Many countries have taken various measures to prevent further infections and to fight the virus, including school closures, estimated by the United Nations Educational, Scientific and Cultural Organization (UNESCO) as affecting more than 72 percent of the world's students.

Zanzibar with 529,687 students (92,098 preparatory, 313,096 primary, and 124,493 secondary) who are in the compulsory education system were at home for three months after the school closed. In February this year the Ministry conducted a study to assess the impact of gender on students during the three months of school closure following the outbreak of the 2020 Corona epidemic.

Ms Fatma Mbarak Hashim says this study focused on the following factors; early marriages and pregnancies, dropping out of school, sexual abuse and child labour. Fifteen schools (10 secondary and 5 primaries) in five districts of the islands of Unguja and Pemba were included in this study, which reached a total of 172 participants including assistant directors, students, teachers, education officers and parents.

Based on this study conducted to assess the sexual impact of students during the three months of school closure following the outbreak of the 2020 Covid -19 pandemic, the study identified a number of factors that affected students during that period. A total of 69 students dropped out of school during the 2020 after outbreak.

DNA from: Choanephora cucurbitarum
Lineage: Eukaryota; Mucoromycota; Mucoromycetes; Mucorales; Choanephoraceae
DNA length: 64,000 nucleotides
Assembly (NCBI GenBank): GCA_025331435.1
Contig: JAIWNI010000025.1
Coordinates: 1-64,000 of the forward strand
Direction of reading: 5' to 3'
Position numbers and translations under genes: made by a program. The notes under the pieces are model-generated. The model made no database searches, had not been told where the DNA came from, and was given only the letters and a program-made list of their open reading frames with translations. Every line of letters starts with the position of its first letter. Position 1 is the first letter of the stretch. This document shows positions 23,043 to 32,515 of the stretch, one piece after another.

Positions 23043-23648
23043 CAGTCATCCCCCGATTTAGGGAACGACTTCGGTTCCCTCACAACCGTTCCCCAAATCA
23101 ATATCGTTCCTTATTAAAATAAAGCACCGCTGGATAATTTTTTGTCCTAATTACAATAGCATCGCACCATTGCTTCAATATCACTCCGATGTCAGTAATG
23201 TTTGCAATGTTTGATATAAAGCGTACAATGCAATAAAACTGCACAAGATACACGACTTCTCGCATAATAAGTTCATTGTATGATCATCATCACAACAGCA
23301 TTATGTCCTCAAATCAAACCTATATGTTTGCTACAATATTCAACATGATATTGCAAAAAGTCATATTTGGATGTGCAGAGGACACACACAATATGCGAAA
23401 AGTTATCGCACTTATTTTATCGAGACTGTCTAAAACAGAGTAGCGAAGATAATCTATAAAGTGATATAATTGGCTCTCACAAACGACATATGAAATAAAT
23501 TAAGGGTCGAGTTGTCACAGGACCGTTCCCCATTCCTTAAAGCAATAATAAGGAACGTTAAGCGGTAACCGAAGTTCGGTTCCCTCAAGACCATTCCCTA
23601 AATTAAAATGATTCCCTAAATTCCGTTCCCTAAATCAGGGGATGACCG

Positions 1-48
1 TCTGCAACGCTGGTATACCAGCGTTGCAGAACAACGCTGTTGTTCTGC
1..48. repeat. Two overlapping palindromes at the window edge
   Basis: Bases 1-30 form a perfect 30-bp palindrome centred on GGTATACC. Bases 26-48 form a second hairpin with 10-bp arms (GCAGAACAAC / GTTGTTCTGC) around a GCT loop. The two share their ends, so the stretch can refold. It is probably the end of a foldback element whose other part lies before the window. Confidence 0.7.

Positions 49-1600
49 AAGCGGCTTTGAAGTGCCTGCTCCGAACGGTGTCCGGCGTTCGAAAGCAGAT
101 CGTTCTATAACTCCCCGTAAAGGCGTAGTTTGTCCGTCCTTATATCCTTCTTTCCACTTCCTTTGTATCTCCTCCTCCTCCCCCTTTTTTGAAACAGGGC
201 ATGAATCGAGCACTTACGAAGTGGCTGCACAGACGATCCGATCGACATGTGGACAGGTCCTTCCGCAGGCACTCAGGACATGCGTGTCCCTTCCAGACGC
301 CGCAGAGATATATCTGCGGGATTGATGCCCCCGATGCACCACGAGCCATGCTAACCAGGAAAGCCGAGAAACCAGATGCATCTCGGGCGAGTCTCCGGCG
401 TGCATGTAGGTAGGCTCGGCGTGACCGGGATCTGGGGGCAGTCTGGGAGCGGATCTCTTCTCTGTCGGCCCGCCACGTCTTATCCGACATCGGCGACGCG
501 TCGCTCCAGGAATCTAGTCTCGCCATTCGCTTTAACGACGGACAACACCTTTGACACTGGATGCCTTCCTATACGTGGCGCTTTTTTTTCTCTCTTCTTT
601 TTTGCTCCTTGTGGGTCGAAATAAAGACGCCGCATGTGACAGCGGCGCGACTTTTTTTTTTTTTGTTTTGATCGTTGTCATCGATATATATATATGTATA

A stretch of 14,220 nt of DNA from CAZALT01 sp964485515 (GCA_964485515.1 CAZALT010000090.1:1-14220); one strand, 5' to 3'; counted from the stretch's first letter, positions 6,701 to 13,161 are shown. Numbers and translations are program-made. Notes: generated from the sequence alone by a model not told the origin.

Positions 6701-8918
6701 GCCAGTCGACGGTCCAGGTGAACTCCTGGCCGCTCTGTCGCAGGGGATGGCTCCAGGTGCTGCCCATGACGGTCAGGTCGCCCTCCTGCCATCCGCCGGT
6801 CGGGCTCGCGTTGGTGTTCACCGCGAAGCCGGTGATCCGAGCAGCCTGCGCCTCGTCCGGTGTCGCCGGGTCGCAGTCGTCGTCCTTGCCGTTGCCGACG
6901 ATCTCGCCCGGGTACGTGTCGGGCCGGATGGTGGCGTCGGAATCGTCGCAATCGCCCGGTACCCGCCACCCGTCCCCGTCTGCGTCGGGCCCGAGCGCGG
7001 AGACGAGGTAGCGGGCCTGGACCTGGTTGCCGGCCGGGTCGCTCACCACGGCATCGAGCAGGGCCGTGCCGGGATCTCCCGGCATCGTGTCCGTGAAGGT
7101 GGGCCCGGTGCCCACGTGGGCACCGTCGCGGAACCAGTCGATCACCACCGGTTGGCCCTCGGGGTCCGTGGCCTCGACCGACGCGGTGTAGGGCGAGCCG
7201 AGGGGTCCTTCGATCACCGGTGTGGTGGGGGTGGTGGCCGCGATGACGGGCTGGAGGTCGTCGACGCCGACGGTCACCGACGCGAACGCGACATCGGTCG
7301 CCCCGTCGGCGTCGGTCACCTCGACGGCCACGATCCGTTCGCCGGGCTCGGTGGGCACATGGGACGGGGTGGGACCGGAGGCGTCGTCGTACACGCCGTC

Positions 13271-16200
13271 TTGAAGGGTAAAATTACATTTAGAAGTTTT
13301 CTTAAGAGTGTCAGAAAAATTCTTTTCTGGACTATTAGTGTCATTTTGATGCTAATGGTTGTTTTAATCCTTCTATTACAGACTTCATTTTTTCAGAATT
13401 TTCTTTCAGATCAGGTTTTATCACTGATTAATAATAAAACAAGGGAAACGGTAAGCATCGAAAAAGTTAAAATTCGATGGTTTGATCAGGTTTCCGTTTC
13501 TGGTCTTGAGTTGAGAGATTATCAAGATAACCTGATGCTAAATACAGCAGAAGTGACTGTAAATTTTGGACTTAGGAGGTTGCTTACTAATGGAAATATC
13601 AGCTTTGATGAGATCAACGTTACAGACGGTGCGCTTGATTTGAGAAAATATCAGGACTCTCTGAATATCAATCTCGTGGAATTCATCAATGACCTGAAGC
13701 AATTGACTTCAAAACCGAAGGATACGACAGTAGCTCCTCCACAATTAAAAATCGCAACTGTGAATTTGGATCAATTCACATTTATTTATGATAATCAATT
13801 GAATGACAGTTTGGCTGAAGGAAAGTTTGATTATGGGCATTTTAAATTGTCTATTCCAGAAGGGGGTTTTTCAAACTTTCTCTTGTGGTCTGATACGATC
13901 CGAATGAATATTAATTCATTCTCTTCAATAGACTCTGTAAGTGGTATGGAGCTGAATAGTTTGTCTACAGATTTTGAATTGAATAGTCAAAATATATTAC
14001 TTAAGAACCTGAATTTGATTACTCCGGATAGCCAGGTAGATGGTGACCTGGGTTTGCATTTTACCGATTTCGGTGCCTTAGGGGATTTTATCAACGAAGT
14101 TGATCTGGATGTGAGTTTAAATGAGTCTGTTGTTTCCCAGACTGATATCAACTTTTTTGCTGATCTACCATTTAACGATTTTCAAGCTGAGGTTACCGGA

Female students are 43 percent or 62 percent and male students are 38 percent, with Chakechake district leading with the highest number of students (30) dropping, equivalent of 43.4 percent. The worst affected schools are Dr Omar Ali Juma Secondary, Chakechake district where a total of 24 female students dropped out of school after the school reopened.

Another school affected was Kisauni Secondary School, Unguja West 'B' district, where a total of ten (10) female students dropped out. "These results show that girls are the most affected by drop-out of school. This situation goes against the goals of the Revolutionary Government of Zanzibar which has been ensuring that girls receive education to reduce ignorance and eradicate poverty," she said.

Participants [teachers, parents, and Civil Society Organisations (CBOs), and development partners] at the meeting advised the ministry education and vocational training to cooperate with the Commission for Disaster Management to promote set up early strategies to provide education to the community on how to respond to disasters including pandemics.

The Permanent Secretary (PS) - Ministry of Education and Vocational training Mr Ali Khamis Juma said that closure of schools due to Corona also contributed to child labour as some students decided to remain in their jobs after opening of schools.

"Let us, as parents and teachers, work together in supporting impregnated students to get back to school to continue with education after giving birth. It is their opportunity," the PS said adding that efforts should be made to help children in schools understand the importance of education.

The PS thanked the Global Partnership for Education (GPE) and the United Nations Children's Fund (UNICEF) for their financial and professional support. "Special thanks go to Dr Masoud Mohamed Salim along with Mr Muhammed Ali Muhammed (Ugoda) of the Department of Teacher Training for their collaborations that made the survey a success," he said.